Growing pains of a country

2013-12-08 14:00

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Documentary charts the change (or lack thereof) among SA’s youth over 28 years

The year is 1992 and seven-year-old Willem does not like black people. He says he will beat them up and force them to leave his school if they come to study there. Seven years later, in 1999, he has changed.

“I was stupid. Some of them are good and very nice. And I didn’t expect that. I like them ... but when they first got here, I hated them.”

Willem is one of the people featured on Up SA, a documentary that shows South Africa through the eyes of 20 young people?–?rich and poor, black and white.

The documentary will be aired on Al Jazeera and follows the personal journeys of the 20 people every seven years.

It was first shot in 1992 – just as South Africa was emerging from apartheid – then in 1999, when they were 14, and in 2006, when they were 21. The latest instalment was filmed this year as they all celebrated their 28th birthdays.

The first instalment, known as 7?Up, shows South Africa’s brutal and sordid past with the cast of blacks, whites, coloureds and Indians living in areas designated for their specific groups.

With the exception of Katlego from Johannesburg, who is the son of football legend Marks Maponyane, and Lunga from Durban, all the other black children in the documentary went to rural and township schools.

While Willem disliked black people, his peers – Thembisile and Frans in Soweto and Alexandra, respectively – liked all things white.

Seven-year-old Thembisile says: “Black people are ugly and whites are beautiful. And I want to go live in town.”

As a child, Thembisile believed white was beautiful and black was ugly.

Shane and Claudia, who live in an unnamed coloured community outside Johannesburg, think separate development is the best.

Claudia, who has a vivacious personality, says: “It’s better that way. You speak the same language with your people in school. The teacher understands you and your friends understand you.”

Seven years later, South Africa is a democracy. The teenagers start experimenting with relationships, friends, movies, music, sex and religion.

Andiswa, who lives in a tiny shack with eight other family members outside Cape Town, wants to be a pilot. But she does not want to marry.

“Mothers-in-law are not nice people,” she says.

Across town in Rondebosch are friends Patrick and Robbie, who come from wealthy families and go to good schools. They are not sure what they want to do with their lives.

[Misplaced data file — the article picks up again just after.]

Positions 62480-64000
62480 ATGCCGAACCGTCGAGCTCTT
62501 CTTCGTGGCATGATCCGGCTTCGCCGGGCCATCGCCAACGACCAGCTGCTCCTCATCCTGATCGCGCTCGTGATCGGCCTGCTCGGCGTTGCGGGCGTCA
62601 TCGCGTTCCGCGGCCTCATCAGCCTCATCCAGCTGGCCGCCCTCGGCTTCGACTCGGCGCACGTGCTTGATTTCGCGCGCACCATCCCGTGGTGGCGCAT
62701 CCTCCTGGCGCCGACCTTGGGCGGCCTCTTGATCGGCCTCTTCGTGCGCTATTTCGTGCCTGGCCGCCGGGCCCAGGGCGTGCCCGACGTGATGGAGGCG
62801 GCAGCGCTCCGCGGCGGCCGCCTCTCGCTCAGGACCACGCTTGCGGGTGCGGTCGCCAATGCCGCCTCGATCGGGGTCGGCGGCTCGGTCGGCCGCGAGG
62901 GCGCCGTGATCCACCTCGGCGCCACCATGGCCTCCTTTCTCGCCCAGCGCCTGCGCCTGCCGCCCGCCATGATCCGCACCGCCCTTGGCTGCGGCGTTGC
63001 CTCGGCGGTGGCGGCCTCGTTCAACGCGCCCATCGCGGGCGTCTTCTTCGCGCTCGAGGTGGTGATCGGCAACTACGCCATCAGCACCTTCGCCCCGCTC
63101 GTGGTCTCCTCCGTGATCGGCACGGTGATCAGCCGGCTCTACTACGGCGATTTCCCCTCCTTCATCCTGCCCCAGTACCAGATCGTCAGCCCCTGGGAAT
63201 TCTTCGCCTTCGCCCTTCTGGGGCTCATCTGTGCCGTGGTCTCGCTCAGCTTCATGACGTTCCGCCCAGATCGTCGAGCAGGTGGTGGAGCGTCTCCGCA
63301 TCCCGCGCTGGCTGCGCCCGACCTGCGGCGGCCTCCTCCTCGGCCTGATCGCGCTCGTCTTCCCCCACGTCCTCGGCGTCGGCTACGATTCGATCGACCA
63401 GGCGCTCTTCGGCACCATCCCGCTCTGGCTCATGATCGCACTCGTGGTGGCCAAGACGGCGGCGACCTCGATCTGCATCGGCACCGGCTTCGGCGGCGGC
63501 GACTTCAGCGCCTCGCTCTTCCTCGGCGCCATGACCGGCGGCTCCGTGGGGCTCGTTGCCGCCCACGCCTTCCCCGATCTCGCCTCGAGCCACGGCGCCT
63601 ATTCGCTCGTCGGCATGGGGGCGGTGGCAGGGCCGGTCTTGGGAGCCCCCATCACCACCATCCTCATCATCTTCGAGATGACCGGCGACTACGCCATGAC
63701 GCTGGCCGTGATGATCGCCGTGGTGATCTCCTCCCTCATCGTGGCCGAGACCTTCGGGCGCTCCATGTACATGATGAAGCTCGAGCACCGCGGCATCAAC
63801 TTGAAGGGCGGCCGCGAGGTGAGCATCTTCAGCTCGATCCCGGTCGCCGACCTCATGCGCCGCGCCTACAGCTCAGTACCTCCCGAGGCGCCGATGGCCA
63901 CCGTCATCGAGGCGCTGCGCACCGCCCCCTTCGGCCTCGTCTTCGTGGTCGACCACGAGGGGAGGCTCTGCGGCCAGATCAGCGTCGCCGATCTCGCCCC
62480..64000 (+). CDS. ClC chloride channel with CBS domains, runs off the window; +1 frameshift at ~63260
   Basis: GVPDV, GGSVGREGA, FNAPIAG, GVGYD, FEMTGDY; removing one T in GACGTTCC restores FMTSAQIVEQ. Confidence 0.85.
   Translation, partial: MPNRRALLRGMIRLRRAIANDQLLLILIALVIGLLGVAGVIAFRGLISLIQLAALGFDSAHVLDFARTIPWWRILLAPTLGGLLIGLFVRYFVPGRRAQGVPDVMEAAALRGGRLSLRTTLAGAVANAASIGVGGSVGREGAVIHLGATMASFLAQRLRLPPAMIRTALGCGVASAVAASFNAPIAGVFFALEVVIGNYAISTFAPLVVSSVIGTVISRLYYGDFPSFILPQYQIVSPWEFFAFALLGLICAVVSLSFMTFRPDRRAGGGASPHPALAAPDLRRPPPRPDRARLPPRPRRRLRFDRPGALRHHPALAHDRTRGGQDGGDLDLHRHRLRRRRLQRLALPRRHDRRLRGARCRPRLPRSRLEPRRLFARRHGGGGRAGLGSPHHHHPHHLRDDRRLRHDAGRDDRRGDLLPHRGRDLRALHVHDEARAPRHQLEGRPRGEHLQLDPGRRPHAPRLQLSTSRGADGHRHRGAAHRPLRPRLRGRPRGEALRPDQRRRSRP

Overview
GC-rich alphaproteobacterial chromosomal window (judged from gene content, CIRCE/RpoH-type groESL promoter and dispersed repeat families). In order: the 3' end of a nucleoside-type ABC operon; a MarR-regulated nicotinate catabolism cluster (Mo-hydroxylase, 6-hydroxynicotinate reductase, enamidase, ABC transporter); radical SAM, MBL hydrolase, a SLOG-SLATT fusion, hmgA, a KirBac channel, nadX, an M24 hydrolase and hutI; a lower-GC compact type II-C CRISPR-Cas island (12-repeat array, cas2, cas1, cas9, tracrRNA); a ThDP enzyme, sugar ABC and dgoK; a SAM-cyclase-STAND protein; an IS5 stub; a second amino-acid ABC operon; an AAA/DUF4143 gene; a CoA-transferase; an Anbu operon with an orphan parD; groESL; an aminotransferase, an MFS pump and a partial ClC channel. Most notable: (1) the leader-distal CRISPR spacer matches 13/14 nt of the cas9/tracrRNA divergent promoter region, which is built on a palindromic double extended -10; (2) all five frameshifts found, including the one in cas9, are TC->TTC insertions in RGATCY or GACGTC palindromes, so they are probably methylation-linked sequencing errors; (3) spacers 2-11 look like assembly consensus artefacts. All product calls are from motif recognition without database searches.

But Patrick thinks he will become an attorney, like his dad.

In Soweto, Tshepo wants to study, but the situation at his school is not conducive. Drugs, crimes and guns are the order of the day.

By 2006, when they were 21, life had deteriorated for some of them. Andiswa is already a divorcee. Nobunye has pulled out of the programme. Three others have died of Aids-related illnesses.

Luyanda has fathered two children with two different women and is not planning to marry either of them. Frans’ dream of escaping poverty through playing soccer has been shattered. He is now loitering on the streets of Alexandra.

“I played for the juniors at Santos, but things didn’t work out. Now I want to be a traffic cop, but I keep failing my driver’s licence. If I had R2?000, I was going to buy it,” he says.

Willem is studying for a sports science degree at the University of Johannesburg. He is a prominent member of the university’s rugby team and wants to play for the Springboks one day.

Angus Gibson, the producer of the documentary, says that of the original 20, four have died, three have pulled out and only 13 shot the latest instalment.

“It looks like those who started as middle class remained there and those who started out poor also remained there. There are very few shifts,” Gibson says.

He says he understands why some people have pulled out.

“The project is very intrusive. I felt that some would run away. It’s probably the desire for privacy. And I completely understand.”

He says after shooting an episode, he looks forward to connecting with the cast seven years later.

“But I’m aware that when I come back, some of them may not be around. Most of the stories have moved me. Like Luyanda. He was murdered. I feel like I’m in a privileged position. I’ve been able to connect with people whose lives are profoundly different from mine.”

»?Up SA is being screened on Al Jazeera until January 19

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